CCO – relation to other Crime Science frameworks

The Conjunction of Criminal Opportunity Framework was designed as a way of integrating all the frameworks, models and theoretical perspectives within conventional Crime Science – and beyond. It is therefore important to clarify how the CCO Framework relates to each of them.

This page sets out the relationships of the CCO with:

  • Crime Science theory in general
  • The Scientific Realist approach
  • The Problem Analysis Triangle
  • The 25 Techniques of Situational Crime Prevention
  • Crime Precipitators
  • Dynamic perspectives including Crime Attractors and Crime Scripts
  • Attack Trees
  • The Geometry of Crime
  • Risk and Protective Factors
  • Attack surfaces
  • Simulation and Agent-Based Modelling
  • Situational Action Theory
  • The S5 Moral Ecology framework

Additionally, it states how the CCO relates to the other Crime Frameworks presented on this website.

CCO and other Crime Science and security frameworks

Crime Science theory

The CCO Framework brings together all the current theoretical perspectives in situational crime prevention/Crime Science (Wortley et al. 2019) including Routine Activities (Felson 2017), Rational Choice (Cornish and Clarke 2016), the Geometry of Crime/Crime Pattern Theory (Brantingham et al. 2017), Crime Precipitation (Wortley 2017) and some new ones, including on the offender side (e.g. self-control theory (Gottfredson 2017), into a one-stop-shop.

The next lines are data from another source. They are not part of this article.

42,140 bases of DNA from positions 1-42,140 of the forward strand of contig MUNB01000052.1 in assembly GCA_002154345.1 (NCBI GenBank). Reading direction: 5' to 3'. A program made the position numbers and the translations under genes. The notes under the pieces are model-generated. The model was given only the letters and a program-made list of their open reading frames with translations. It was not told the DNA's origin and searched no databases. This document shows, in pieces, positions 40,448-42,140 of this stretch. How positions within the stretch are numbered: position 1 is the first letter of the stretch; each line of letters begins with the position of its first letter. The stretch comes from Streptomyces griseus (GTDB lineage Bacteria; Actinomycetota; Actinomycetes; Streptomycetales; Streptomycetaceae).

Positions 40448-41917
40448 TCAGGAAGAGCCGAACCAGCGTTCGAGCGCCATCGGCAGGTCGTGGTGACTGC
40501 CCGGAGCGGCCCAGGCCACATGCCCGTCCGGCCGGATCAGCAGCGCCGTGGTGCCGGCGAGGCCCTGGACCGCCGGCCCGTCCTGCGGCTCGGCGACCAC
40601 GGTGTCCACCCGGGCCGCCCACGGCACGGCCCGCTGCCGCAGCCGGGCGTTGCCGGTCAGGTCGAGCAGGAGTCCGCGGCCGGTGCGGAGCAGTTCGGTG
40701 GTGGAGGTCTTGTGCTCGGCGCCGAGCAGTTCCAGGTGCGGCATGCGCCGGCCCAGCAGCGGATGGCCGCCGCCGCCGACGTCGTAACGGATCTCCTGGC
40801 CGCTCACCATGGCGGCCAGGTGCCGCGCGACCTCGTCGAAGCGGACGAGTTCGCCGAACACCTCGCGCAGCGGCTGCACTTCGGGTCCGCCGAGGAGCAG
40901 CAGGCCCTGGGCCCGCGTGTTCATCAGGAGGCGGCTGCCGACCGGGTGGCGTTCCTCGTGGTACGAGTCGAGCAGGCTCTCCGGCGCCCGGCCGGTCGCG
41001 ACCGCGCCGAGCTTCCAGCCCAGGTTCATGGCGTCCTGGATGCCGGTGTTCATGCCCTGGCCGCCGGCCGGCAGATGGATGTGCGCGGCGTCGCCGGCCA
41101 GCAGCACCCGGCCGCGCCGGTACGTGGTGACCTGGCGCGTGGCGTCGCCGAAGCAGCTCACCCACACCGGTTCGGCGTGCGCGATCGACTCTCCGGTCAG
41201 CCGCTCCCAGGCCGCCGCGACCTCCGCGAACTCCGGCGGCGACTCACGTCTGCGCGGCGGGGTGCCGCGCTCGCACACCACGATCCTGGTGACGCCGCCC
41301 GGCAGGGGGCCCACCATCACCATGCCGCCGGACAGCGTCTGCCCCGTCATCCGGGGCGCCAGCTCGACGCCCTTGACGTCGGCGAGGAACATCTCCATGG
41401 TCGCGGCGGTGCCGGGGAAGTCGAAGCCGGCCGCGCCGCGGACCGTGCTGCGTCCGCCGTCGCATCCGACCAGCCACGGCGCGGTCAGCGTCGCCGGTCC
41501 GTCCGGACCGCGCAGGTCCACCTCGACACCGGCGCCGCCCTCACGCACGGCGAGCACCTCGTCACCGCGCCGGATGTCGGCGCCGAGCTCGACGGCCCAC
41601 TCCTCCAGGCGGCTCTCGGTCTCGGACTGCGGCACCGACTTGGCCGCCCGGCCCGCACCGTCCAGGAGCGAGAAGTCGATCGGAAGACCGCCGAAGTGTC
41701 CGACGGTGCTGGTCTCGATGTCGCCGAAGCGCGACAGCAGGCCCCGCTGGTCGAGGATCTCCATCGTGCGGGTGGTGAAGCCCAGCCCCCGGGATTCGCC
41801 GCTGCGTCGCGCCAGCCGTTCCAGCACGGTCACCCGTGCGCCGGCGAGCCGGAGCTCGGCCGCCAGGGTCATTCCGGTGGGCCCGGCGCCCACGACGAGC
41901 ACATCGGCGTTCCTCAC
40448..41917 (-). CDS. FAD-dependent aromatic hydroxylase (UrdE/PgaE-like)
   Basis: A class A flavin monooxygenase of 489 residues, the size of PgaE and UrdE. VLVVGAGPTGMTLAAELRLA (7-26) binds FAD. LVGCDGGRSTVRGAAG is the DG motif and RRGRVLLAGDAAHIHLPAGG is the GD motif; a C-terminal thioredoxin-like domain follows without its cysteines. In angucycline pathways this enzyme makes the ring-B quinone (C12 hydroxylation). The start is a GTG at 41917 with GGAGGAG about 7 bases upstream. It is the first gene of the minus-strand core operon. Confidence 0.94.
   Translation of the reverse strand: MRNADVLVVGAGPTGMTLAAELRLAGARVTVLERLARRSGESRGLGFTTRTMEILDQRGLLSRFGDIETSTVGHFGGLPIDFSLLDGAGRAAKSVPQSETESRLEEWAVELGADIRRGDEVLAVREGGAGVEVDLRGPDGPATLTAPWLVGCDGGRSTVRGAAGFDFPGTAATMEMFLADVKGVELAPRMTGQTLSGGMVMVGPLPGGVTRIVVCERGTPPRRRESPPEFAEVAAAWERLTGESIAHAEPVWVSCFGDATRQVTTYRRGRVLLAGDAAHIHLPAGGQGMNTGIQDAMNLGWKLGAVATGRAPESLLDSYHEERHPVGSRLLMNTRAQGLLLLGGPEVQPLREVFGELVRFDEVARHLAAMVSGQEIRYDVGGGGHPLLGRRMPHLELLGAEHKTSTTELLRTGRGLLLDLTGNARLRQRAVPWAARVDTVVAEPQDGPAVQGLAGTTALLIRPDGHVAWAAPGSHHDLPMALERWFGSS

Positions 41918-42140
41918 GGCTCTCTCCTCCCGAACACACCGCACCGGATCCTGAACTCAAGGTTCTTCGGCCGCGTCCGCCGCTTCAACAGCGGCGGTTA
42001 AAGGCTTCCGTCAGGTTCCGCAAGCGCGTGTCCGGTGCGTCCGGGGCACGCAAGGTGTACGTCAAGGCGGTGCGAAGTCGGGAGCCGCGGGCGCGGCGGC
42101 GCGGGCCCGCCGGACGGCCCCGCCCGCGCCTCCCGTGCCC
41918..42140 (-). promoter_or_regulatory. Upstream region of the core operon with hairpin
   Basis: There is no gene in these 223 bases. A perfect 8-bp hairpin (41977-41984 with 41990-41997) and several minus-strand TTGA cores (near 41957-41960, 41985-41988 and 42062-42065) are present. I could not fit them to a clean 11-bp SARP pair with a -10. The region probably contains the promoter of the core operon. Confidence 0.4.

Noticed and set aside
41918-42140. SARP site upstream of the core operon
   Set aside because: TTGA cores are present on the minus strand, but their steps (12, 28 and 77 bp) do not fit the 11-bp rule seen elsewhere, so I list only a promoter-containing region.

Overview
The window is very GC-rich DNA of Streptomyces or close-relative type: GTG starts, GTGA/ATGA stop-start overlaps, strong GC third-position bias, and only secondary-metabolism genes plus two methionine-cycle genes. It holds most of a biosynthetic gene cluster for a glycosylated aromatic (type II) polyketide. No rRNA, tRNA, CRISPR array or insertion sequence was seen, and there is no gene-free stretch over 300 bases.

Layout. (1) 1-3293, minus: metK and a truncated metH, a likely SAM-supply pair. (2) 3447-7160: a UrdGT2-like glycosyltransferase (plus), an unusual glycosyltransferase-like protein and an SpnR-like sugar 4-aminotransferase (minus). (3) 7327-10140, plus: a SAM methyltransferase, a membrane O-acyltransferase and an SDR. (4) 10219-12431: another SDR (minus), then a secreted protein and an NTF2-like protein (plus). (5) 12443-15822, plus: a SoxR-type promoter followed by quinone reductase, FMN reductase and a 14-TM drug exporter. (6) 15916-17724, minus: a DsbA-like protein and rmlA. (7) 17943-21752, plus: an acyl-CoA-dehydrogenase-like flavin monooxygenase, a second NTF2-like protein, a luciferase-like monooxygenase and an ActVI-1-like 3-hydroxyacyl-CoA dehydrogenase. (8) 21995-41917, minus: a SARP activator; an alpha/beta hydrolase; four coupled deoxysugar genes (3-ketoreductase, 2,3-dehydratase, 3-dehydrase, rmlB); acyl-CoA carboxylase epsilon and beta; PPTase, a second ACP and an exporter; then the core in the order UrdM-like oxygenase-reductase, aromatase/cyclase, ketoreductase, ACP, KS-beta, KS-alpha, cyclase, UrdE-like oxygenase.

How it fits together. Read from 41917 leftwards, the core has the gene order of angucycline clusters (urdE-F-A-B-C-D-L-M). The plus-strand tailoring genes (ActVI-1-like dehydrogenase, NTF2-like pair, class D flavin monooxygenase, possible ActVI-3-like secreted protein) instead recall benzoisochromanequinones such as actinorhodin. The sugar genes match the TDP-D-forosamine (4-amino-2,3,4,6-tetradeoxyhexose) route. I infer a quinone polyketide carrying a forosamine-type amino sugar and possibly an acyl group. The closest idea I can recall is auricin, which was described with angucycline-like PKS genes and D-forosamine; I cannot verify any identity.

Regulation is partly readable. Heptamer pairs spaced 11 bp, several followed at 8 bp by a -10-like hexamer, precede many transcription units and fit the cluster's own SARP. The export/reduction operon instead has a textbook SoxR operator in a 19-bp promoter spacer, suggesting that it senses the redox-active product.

Opportunity theories‘ is a rubric often used to refer to the main set of Crime Science approaches. However, opportunity is a rather complex concept, discussed in depth here. In brief, like situation, opportunity is not purely environmental, but inherently interactional.

In CCO terms an opportunity for crime depends on the conjunction of offender and setting. Thus for example, an open window three floors up is only an opportunity if the offender perceives it as such (see affordance) and has resources such as agility, strength, courage and maybe a ladder.

Likewise with crime precipitation, the tendency of an individual to be provoked, say, by an officious poster is inextricably co-determined by their own predisposition to be angered by certain things, interacting with the properties of the poster which inspire provocation, such as patronising or authoritarian language. (Precipitation and readiness to offend, given their motivational/ emotional content, strictly take the CCO beyond pure opportunity, but the name is long-established.)

The Scientific Realist Approach – causal mechanisms and Realist Evaluation

Pawson and Tilley (1997) sharpened the focus of (what was to become called) Crime Science by introducing the language and perspective of Scientific Realism with its use of the concept of causal mechanisms. (Related approaches include Theory of Change.) Mechanisms are detailed causal processes underlying agents’ perceptions, motivation and behavioural interactions with the setting and other agents, that are hypothesised or conjectured to be taking place.